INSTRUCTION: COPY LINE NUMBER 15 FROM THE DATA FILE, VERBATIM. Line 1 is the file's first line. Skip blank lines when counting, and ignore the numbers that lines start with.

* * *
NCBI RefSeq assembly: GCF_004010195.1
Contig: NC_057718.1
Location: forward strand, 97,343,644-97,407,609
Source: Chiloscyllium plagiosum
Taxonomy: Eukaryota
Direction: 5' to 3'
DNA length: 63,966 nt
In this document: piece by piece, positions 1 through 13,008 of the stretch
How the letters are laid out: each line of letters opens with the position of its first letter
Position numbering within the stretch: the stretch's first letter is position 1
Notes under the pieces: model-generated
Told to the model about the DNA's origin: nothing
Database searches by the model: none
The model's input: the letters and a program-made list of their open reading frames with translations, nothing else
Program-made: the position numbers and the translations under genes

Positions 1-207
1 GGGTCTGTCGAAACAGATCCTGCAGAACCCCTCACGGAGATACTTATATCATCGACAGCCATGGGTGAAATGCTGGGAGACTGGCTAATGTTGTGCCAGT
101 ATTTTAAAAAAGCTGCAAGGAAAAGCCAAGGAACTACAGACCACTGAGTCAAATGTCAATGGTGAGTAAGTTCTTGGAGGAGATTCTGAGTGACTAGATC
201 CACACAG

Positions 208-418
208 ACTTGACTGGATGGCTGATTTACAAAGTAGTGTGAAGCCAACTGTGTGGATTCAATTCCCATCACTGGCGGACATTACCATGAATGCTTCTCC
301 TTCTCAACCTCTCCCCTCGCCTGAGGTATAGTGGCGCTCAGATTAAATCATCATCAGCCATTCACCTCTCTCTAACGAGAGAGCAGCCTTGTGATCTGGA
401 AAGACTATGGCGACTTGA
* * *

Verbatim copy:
Program-made: the position numbers and the translations under genes